Ok, so it looks like you prefer to publish the comments where people call you “faggot”, but you won’t publish my comment where i gave you reasonable explanation why you are simply wrong. But yeah, why admit anything when you can choose to “crucify” yourself in the name of ‘afflicted minority’. I could say the comments you published are so diverse!
LikeLiked by 1 person
First of all, I am under no obligation to approve any comments made; secondly, I have approved a very small number that reflect the nature of the vast majority of negative comments; and thirdly, you might be surprised to know that I haven’t actually deleted your comments, even though I have deleted all the others that I haven’t approved.
As to your statistics: the link that you referenced (https://blog.revolutionanalytics.com/2016/06/programmers-gender.html) doesn’t attempt to count the number of women that work within programming and development, but rather those that contributed 3 years ago to the most popular open source projects. This in itself is skewed (witness ReactGate), and the approach used to calculate the statistics is also skewed as described in the article itself, and in the comments to that article: “__Now, these data need to be taken with a grain of salt.__ The main issue is numbers: fewer than 100 programmers per language are identified as “top programmers” via this method, and sometimes significantly fewer (just 45 top C++ contributors were identified). Part of the reason for this is that not all programmers use their face as an avatar; those that used a symbol, logo or cartoon were not counted. Furthermore, it’s reasonable to assume that there’s a disparity in the rate at which women use their own face as an avatar compared to men, which would add bias to the above results in addition to the variability from the small numbers. Finally, the gender determination is based on an algorithm which classifies faces as only male or female, and isn’t guaranteed to match the gender identity of the programmer (or their avatar).”
A more accurate source of data would be the Women in Digital Scoreboard, which is not only more up-to-date (June 2019), but also broken down by European countries. You can find full details at https://ec.europa.eu/digital-single-market/en/women-ict together with information about how the statistics were gathered.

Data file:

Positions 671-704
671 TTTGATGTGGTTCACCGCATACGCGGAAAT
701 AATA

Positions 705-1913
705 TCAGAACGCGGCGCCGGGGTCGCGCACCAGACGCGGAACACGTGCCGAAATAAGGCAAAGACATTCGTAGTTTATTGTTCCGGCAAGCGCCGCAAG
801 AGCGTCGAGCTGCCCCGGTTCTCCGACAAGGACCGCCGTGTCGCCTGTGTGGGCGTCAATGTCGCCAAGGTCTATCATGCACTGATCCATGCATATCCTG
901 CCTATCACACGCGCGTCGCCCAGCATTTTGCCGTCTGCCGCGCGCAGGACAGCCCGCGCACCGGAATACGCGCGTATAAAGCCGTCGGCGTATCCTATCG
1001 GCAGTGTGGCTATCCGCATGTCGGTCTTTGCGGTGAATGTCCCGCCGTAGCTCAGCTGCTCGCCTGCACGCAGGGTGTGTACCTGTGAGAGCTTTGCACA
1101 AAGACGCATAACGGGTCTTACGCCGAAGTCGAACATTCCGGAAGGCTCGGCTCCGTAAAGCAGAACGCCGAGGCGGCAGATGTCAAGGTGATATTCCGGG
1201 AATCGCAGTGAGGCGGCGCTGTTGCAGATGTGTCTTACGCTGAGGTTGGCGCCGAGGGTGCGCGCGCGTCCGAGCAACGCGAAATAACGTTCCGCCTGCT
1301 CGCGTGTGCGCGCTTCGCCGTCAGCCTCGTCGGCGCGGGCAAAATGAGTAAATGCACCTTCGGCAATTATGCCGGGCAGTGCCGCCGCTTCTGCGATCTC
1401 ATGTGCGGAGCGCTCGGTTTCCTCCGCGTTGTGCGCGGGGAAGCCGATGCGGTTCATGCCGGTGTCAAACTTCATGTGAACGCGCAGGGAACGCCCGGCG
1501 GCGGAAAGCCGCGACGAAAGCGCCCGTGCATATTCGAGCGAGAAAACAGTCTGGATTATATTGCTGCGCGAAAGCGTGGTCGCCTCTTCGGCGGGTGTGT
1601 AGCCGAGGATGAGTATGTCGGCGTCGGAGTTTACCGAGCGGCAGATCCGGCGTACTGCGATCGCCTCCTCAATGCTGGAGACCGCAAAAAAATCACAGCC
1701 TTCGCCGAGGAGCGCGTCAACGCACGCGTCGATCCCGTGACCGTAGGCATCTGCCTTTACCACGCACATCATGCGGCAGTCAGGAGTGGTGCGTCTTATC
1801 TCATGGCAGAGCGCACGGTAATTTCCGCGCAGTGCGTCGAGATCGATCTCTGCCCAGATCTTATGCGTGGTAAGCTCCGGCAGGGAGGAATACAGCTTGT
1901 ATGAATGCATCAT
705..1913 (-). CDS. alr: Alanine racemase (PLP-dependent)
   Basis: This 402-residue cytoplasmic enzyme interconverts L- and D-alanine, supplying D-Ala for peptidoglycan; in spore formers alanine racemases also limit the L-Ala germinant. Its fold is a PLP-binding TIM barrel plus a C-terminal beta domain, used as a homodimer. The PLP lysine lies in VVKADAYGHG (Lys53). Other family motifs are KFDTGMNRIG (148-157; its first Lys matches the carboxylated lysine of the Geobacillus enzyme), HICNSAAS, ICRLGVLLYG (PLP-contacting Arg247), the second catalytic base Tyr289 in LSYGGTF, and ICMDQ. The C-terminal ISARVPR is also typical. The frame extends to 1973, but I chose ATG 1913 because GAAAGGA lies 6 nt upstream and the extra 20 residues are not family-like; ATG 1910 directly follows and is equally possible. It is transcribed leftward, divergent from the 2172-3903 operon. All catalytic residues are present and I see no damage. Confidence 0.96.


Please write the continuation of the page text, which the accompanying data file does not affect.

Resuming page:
Rather than the 3% figure that you use in your script which gives a 35% and 41% chance of no women speakers at a conference event, I’ve used the WiD figure of 16.6% for Germany (Dresden is a German city after all). Using your script, this gives a a percentage chance typically in the range 0.0% and 0.8% of no female speakers, based on your random selection, with an average of 5 women in a 32 speaker line-up. It’s very difficult to reconcile that with the reality of the line-up which was initially published.
But diversity isn’t just about gender either, that’s simply a convenient measure because it’s fairly easy to assess at a glance. A conference should be inclusive for all aspects of a diverse community. This is not purely a focus on gender, it’s just that gender is normally very visible, with a much higher proportional split across genders, and as such can serve as a good indicator. If conference organisers have made the effort to try and be welcoming and inclusive over gender (and this can be seen reflected in the speaker line-up), then there is a good chance (though not guaranteed) that they have made efforts to make the conference welcoming and inclusive for other minority groups. Conversely, if they have made no effort to address gender imbalance, then they probably haven’t given any consideration to other minority groups. Conference organisers have to find that balance which reflects all groups within the industry, so that everybody feels they are among their peers when they attend, and isn’t made to feel uncomfortable.
You are absolutely pathetic. There is literally nothing more to say. A true NPC for the modern age. People like you didn’t really exist in this industry 20 years ago and your running it into the ground with your pearl-clutching and soy-powered virtue signalling.
LikeLiked by 2 people
It is not as if Mr Baker forced the conference to shut down. The organizers of the conference aborted their mission because they couldn’t endure two negatively worded blog-posts and a handful of disapproving Twitter comments.